Moses' unwillingness to accept the derision of the people is a sign of his wisdom. He can see through the verbal abuse to the immaturity, irresponsibility, and faithlessness that motivate their murmurings.
Moses also wisely avoids the temptation of taking all the credit. He knows that alone he could have done nothing. With God, the people are delivered. It isn't Moses who accomplishes the liberation of the people; it is God. The people betray their confusion by focusing their attack on Moses and Aaron.
Childishly irresponsible and unwilling to accept the consequences of their own actions, the people of Israel turn on the one they chose to follow. When the good times cease, they totally forget the past, ignore God and blame Moses. It reminds me of the song, "What have you done for me lately." The phrase is a litany that's irritating in its brash and presumptuous message that people are only worth what they provide today.
"What have you done for us lately, Moses?" the people seem to ask. "Yeah, so you got us out of Egypt. Big deal. Now what?" It's pathetic, and Moses deserves immense credit for not throwing in the towel on the spot. He chooses mature response to infantile reaction.
Their complaining is a sign of their immaturity. Effete grumbling betrays a sense of powerlessness, an attitude that implies an expectation that others will meet one's needs. Mature people act to remedy or adapt to situations; immature people complain.
I think of the child who complains of boredom. They want a parent or a teacher to make things better for them, rather than taking the initiative themselves to find stimulating activity. It's a sign of laziness and an unhealthy dependence, instead of personal resourcefulness and independence.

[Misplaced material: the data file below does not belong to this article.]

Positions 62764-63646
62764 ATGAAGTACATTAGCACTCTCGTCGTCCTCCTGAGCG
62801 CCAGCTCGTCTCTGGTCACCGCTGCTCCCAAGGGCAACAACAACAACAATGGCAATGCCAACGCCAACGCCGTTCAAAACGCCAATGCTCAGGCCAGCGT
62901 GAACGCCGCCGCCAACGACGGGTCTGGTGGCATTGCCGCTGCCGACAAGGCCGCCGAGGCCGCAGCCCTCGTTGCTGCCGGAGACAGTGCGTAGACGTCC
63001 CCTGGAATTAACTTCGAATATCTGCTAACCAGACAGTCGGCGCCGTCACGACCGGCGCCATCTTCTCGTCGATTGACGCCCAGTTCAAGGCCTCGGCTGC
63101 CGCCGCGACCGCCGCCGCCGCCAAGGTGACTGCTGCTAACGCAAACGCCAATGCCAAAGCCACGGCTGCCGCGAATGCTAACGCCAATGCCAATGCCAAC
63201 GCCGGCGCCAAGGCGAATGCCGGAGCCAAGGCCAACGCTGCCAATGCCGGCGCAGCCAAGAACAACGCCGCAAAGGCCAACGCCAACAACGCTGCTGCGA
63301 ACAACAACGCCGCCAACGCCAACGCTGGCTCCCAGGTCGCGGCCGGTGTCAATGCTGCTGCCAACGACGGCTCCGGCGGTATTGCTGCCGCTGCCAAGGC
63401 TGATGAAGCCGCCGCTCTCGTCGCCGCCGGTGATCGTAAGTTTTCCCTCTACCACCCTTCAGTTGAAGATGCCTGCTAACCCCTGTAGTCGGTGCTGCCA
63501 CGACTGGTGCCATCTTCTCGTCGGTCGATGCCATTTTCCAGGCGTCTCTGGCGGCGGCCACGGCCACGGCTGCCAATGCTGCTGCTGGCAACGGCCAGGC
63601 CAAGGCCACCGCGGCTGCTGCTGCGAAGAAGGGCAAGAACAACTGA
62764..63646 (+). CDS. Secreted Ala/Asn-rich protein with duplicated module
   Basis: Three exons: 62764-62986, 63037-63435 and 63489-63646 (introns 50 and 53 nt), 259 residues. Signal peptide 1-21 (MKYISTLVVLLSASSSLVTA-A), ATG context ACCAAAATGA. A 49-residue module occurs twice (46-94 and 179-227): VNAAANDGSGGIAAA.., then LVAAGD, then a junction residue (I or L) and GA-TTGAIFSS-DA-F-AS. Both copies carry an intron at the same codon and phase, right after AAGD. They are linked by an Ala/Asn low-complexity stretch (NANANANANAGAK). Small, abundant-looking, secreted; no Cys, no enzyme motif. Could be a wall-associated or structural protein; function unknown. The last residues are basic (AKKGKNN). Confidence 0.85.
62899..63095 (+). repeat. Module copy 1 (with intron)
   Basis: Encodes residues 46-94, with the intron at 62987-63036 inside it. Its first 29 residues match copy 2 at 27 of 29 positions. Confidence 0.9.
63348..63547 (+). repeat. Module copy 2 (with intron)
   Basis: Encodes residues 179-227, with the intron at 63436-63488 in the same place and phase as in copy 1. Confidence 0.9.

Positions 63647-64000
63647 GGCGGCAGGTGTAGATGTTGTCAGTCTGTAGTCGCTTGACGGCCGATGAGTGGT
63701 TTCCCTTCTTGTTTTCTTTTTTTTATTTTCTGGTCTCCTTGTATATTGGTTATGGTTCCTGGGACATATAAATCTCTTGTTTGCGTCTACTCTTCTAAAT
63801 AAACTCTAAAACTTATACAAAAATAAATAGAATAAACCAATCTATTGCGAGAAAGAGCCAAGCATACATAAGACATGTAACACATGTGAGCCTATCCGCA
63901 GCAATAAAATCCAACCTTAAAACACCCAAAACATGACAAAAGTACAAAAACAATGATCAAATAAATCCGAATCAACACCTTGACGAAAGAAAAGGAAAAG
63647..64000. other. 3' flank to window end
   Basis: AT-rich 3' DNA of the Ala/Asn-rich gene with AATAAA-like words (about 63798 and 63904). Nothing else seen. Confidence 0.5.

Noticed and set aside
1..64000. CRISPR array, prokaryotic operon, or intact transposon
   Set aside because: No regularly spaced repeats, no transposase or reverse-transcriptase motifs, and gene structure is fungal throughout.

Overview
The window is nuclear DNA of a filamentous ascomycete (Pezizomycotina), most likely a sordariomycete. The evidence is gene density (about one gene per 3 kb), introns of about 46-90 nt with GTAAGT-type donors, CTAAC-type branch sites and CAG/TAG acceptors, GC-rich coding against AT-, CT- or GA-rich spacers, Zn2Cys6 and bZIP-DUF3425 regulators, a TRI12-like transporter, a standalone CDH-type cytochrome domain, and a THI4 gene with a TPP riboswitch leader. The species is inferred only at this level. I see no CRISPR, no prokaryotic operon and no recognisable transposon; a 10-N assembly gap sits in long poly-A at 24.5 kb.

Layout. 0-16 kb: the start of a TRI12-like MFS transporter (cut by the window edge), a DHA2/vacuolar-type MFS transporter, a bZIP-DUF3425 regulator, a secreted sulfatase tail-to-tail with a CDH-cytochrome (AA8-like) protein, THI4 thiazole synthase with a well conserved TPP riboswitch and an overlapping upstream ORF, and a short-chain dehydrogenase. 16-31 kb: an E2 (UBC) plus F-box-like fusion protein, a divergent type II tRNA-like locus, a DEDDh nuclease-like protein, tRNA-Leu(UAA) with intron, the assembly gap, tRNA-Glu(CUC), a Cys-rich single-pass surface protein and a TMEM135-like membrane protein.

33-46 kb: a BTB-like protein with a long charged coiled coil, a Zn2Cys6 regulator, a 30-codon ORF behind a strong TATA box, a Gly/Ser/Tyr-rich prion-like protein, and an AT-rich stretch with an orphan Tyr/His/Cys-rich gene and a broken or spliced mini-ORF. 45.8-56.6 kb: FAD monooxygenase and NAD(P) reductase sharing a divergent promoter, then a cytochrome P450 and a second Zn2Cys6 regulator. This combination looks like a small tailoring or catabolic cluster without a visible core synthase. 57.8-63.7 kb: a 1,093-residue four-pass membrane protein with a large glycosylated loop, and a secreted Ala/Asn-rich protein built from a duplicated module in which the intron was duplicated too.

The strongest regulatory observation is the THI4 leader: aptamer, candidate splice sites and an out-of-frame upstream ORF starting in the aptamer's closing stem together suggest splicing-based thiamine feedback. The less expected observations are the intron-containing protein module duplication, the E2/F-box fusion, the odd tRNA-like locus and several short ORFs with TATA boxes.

When my own children would betray such attitudes, I often just remarked that what I found for them to do would probably not be what they had in mind—things like sweeping the garage or weeding the gardens. As you might guess, with that approach, the children usually found something to do on their own fairly quickly.
Moses sees through the complaint to the immaturity. He calls the people to an attitude of trust.
Then Moses said to Aaron, "Say to the whole congregation of the Israelites, 'Draw near to the Lord, for he has heard your complaining.'" And as Aaron spoke to the whole congregation of the Israelites, they looked toward the wilderness, and the glory of the Lord appeared in the cloud. The Lord spoke to Moses and said, "I have heard the complaining of the Israelites; say to them, 'At twilight you shall eat meat, and in the morning you shall have your fill of bread; they you shall know that I am the Lord your God." (vv. 9-12)
The proper counsel for those who abandon faith is to "draw near to the Lord." The people need to turn from their selfish anxieties and return to the Lord of their deliverance. And the sign of God's trustworthiness is the provision of manna and quail. As in the communion of the elders with God on Mount Sinai, the whole people are here offered a share at God's table, and they are nourished by the food God provides.